Stay Fit and Use Statins Cautiously

Doctors commonly prescribe statins to reduce the risk of cardiovascular disease in susceptible patients. Statins are very beneficial for those with proven heart disease—they reduce cholesterol levels and reduce risk of heart attack and death.

However, viewing statins as a ‘quick fix’ for heart disease by treating high cholesterol levels is wrong. We have drugs, like statins, that lower cholesterol effectively, so we often forget that there are other tools to reduce risk. It’s one of many examples of doctors and patients focussing on a blood test to the point where the bigger picture is lost.

The correlation between cholesterol levels and the risk of heart disease has led to a ‘one-size fits all’ approach—treating a number without regard to other aspects of health. But we are not numbers. We are complex human organisms.

Let’s have a peek underneath this ‘one size fits all’ approach adopted by many healthcare professionals.

The Limitation of Statins

Research on statins’ ability to prevent heart disease before it becomes manifest tells us that:
■ Statins are not clearly beneficial for primary prevention in women.
■ Elite athletes, those with the highest fitness levels, do not tolerate statins well.

There is a growing body of evidence that statins may increase susceptibility to muscle damage during exercise. One recent study divided 14,000 patients into 2 equal groups: those who had used statins for at least 90 days and non-users (those who had never taken a statin). The rates of complaints in the two groups were then compared.

The statin users had a 20% higher risk of joint aches, dislocations, sprains, strains and muscular pains. In my own practice, I have found that vague aches and pains associated with the use of statins are indeed quite common.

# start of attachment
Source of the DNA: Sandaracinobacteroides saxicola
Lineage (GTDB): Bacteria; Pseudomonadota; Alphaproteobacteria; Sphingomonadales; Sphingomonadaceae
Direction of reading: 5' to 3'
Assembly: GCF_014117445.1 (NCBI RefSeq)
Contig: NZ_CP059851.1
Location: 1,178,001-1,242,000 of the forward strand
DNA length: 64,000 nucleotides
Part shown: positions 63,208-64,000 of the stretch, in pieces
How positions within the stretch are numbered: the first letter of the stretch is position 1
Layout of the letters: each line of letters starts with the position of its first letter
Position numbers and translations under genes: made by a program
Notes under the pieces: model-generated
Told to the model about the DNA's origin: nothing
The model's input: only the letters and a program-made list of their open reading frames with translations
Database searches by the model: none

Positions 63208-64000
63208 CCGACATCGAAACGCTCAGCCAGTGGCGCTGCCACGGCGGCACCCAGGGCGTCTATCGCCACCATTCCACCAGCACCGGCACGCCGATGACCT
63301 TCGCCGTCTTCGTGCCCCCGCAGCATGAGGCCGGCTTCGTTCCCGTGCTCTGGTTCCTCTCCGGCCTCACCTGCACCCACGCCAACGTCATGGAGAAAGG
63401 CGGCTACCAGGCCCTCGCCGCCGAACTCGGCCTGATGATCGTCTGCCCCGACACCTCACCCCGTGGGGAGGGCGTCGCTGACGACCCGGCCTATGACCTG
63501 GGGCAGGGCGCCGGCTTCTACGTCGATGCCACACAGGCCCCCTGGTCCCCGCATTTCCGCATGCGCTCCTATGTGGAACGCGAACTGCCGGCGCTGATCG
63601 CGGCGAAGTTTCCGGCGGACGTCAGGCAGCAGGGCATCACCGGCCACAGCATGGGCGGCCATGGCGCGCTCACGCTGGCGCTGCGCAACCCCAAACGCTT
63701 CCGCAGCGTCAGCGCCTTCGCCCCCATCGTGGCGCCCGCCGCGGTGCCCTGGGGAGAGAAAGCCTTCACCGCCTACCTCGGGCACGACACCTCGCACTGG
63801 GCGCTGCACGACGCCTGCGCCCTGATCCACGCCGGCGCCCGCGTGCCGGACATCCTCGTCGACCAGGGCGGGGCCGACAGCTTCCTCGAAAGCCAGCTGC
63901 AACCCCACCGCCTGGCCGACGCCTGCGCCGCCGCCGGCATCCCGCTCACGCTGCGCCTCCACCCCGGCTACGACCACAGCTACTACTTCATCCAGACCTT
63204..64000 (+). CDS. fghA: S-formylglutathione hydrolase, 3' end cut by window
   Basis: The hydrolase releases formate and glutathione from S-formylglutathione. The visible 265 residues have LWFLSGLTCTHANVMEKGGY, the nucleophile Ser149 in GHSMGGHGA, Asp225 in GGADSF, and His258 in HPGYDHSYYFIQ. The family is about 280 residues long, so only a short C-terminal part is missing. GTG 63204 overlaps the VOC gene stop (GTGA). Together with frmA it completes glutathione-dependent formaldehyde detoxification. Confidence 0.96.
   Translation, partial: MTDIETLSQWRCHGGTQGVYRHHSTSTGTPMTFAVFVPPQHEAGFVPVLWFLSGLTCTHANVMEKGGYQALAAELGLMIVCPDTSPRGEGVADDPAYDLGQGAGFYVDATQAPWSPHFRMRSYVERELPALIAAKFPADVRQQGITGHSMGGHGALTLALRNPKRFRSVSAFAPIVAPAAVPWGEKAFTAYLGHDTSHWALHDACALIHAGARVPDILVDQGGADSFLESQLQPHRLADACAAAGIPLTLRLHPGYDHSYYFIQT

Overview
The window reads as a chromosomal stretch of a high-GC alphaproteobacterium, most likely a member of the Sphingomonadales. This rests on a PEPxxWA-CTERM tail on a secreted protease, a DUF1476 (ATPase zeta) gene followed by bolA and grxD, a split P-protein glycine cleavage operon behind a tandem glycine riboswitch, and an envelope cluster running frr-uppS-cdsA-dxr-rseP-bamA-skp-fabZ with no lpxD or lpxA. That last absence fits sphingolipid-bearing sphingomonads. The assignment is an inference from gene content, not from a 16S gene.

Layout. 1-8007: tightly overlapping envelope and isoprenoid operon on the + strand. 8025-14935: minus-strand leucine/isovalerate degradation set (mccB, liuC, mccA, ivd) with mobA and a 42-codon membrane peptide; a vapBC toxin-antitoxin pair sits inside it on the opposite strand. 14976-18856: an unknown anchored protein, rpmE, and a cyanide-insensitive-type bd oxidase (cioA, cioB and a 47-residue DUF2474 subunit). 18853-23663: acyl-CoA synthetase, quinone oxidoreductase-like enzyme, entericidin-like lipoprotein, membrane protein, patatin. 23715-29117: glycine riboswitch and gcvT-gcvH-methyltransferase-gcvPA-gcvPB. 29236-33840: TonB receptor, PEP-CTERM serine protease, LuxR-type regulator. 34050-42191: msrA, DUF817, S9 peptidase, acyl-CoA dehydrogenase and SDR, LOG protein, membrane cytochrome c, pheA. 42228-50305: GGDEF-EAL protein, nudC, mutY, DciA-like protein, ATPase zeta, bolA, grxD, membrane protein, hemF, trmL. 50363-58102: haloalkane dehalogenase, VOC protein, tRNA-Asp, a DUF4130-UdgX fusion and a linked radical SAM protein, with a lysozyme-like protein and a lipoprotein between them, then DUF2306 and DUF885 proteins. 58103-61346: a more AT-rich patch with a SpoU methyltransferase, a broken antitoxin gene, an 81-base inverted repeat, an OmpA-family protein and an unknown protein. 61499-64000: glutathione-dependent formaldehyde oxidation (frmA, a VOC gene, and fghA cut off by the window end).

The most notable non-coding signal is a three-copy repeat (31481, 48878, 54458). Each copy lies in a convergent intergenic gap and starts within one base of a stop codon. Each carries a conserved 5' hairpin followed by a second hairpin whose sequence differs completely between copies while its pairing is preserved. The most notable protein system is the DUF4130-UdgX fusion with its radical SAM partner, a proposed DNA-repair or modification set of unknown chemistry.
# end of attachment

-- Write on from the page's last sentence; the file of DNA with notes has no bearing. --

More troubling is a study in which researchers investigated whether statin use changes the body’s ability to improve fitness through exercise training. Sedentary overweight adults were randomly assigned to receive either 12 weeks of aerobic exercise training or exercise in combination with a statin called simvastatin.

The aerobic exercise-only group increased their cardiorespiratory fitness by 10% . The group that took the statin as well as engaged in the same exercise regimen increased their cardiorespiratory fitness by considerably less—1.5%. In other words, the addition of a statin prevented improvement in fitness.

The Case for Fitness

Important studies have shown that increases in fitness are associated with reductions in mortality independent of lowering of cholesterol levels. Moreover, as fitness increases, lowering cholesterol becomes less important as a preventive measure, at least in men.

To summarise, statin-induced reductions in cholesterol, especially the ‘bad’ LDL cholesterol are, indeed associated with reductions in risk of cardiovascular events and mortality. Exercise also prevents heart disease. What we don’t know yet— because we don’t yet have any large randomised trials—is how much risk is reduced with exercise and statins together or separately.

Lesson for You

Stay fit no matter what. Take a statin if you have proven heart disease, if you can do so without side effects. Don’t despair if you cannot tolerate the drug without side effects, though—just stay active and exercise.
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